As we return to the group exercise studio, it’s good to remember how a workout community not only brings us together, but helps us thrive. Instructors can get so wrapped up in creating choreography, choosing music, cuing effectively and teaching proper technique. While all these aspects are important, we sometimes lose sight of the overall picture and miss the opportunity to connect with participants.

Think about the reasons why people choose group exercise and what keeps them coming back. It’s a workout community! While some attend for the sweat and others enjoy the choreography, some may be motivated more by the social support and group interaction. Therefore, use the time before, during and after class to connect with participants, create personal relationships and make everyone feel part of the “family.”

Before Class

Arriving early for class is not only essential for preparation; it also gives you an excellent opportunity to get to know your students. This is your chance to make a positive first impression on new participants and a lasting impact on your “regulars.” Attending a fitness class for the first time can be intimidating, so introduce yourself to newcomers, connect them with other participants and explain the format. This first interaction establishes an individual’s perceptions of you and the community workout and may determine whether the person comes back, so make it count!

Meeting and greeting is only part of the big family picture. Here are some additional tips:

  • Take time to converse with participants. Learn about their fitness goals, identify their reasons for attending and become aware of any injuries.
  • Make an effort to remember names—this will foster a positive instructor-student relationship and build a comfortable and inclusive environment.
  • Check in with participants who are returning after a hiatus, to welcome them back and offer support. Your acknowledgement of their absence may make them feel they are valued.

See also: Group Fitness and the Stages of Behavior Change.

Workout Community: During Class

Use class time to foster workout community through instructional techniques and structure. This may be as simple as asking participants to give their neighbor a positive comment or high-five. Try to interact with each person at least once. “Work the room” by moving around, engaging with participants, making eye contact and providing encouraging words throughout class.

Occasionally “flip” the room during a segment of class to give people in the back row a front-row experience, and to let front-row devotees gain a different perspective. This will also allow you to connect with individuals hiding in the back row. Another idea: Give attendees a chance to work together by incorporating partner drills and team activities.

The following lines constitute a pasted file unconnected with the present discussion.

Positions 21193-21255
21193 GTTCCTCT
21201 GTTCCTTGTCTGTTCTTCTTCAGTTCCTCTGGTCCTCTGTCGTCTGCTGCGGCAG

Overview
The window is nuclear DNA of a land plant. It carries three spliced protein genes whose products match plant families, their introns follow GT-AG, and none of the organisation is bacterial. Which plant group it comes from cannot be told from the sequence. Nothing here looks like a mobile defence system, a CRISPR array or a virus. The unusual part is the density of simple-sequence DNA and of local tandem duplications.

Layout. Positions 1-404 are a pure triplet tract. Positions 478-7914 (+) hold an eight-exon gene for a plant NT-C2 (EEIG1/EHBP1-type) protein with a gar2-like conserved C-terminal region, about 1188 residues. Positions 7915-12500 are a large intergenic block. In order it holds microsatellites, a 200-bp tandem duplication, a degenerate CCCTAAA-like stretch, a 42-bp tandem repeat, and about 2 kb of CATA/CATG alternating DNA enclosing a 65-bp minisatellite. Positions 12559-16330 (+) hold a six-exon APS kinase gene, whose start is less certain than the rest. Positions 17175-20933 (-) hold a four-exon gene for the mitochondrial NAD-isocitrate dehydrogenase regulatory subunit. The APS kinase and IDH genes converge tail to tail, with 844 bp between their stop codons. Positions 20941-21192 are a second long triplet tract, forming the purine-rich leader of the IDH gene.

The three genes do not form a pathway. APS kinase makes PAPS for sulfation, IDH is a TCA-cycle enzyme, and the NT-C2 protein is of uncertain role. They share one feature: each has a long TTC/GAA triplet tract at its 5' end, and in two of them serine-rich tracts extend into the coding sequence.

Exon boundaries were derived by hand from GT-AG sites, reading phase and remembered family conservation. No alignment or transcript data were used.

Partner drills give participants the opportunity to interact, challenge each other, and exchange support and motivation. When designing partner drills, consider the type of workout community you want to create. For example, you may want each pair to complete a specific exercise or challenge, to focus on coaching and motivating each other, or perhaps to engage in friendly competition. Create drills that keep both participants active and engaged.

After Class

If feasible, take a few extra minutes after your community workout to talk with participants and answer questions. Go the extra mile and interact with newbies again to thank them for attending and to offer encouragement. The more positive interactions a new member experiences, the more likely it is that he or she will return. The end of class is also a great time to ask for song requests or suggestions from participants.

If you need some starter ideas to help you connect outside of class, try one of the following ideas:

  • Create a Facebook group for each class and encourage engagement.
  • Create a fun workout community challenge outside of class. Ask participants to log their daily activity and offer a small prize for the winner.
  • Organize a social gathering outside of class (socially distanced, if necessary). Meet for a hike, a picnic, etc.

Transforming your class into a warm gathering that feels like home away from home may take a little effort and energy on your part, but the payoff in retention and happiness is worth it. Students will know that you care and will feel accountable to others to show up, have fun and
get fit.

See also: How Facebook Groups Can Create a Fitness Community and Boost Business.